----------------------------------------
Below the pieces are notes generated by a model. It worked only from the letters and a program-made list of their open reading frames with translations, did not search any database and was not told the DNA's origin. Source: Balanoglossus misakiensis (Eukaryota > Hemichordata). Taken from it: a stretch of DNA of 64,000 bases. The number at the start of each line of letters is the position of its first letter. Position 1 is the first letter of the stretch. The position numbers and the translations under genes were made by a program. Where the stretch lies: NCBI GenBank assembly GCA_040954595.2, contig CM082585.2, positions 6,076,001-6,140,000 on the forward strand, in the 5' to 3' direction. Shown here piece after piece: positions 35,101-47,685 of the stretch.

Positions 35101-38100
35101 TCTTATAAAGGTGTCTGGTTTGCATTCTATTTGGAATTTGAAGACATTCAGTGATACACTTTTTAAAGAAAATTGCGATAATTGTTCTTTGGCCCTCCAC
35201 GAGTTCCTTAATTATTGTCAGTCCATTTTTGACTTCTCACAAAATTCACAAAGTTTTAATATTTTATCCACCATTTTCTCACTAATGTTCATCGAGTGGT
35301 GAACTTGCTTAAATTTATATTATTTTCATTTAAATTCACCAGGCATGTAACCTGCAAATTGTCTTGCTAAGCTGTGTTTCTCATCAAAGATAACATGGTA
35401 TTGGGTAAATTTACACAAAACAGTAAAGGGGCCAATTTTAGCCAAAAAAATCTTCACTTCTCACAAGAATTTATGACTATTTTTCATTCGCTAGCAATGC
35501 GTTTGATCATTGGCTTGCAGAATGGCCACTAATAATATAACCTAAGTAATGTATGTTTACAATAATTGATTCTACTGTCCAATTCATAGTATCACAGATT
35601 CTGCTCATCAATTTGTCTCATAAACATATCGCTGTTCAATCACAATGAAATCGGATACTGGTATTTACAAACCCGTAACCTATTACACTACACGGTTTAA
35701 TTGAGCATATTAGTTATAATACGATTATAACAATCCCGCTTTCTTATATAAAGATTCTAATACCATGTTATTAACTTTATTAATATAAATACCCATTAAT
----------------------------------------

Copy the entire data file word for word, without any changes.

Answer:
Below the pieces are notes generated by a model. It worked only from the letters and a program-made list of their open reading frames with translations, did not search any database and was not told the DNA's origin. Source: Balanoglossus misakiensis (Eukaryota > Hemichordata). Taken from it: a stretch of DNA of 64,000 bases. The number at the start of each line of letters is the position of its first letter. Position 1 is the first letter of the stretch. The position numbers and the translations under genes were made by a program. Where the stretch lies: NCBI GenBank assembly GCA_040954595.2, contig CM082585.2, positions 6,076,001-6,140,000 on the forward strand, in the 5' to 3' direction. Shown here piece after piece: positions 35,101-47,685 of the stretch.

Positions 35101-38100
35101 TCTTATAAAGGTGTCTGGTTTGCATTCTATTTGGAATTTGAAGACATTCAGTGATACACTTTTTAAAGAAAATTGCGATAATTGTTCTTTGGCCCTCCAC
35201 GAGTTCCTTAATTATTGTCAGTCCATTTTTGACTTCTCACAAAATTCACAAAGTTTTAATATTTTATCCACCATTTTCTCACTAATGTTCATCGAGTGGT
35301 GAACTTGCTTAAATTTATATTATTTTCATTTAAATTCACCAGGCATGTAACCTGCAAATTGTCTTGCTAAGCTGTGTTTCTCATCAAAGATAACATGGTA
35401 TTGGGTAAATTTACACAAAACAGTAAAGGGGCCAATTTTAGCCAAAAAAATCTTCACTTCTCACAAGAATTTATGACTATTTTTCATTCGCTAGCAATGC
35501 GTTTGATCATTGGCTTGCAGAATGGCCACTAATAATATAACCTAAGTAATGTATGTTTACAATAATTGATTCTACTGTCCAATTCATAGTATCACAGATT
35601 CTGCTCATCAATTTGTCTCATAAACATATCGCTGTTCAATCACAATGAAATCGGATACTGGTATTTACAAACCCGTAACCTATTACACTACACGGTTTAA
35701 TTGAGCATATTAGTTATAATACGATTATAACAATCCCGCTTTCTTATATAAAGATTCTAATACCATGTTATTAACTTTATTAATATAAATACCCATTAAT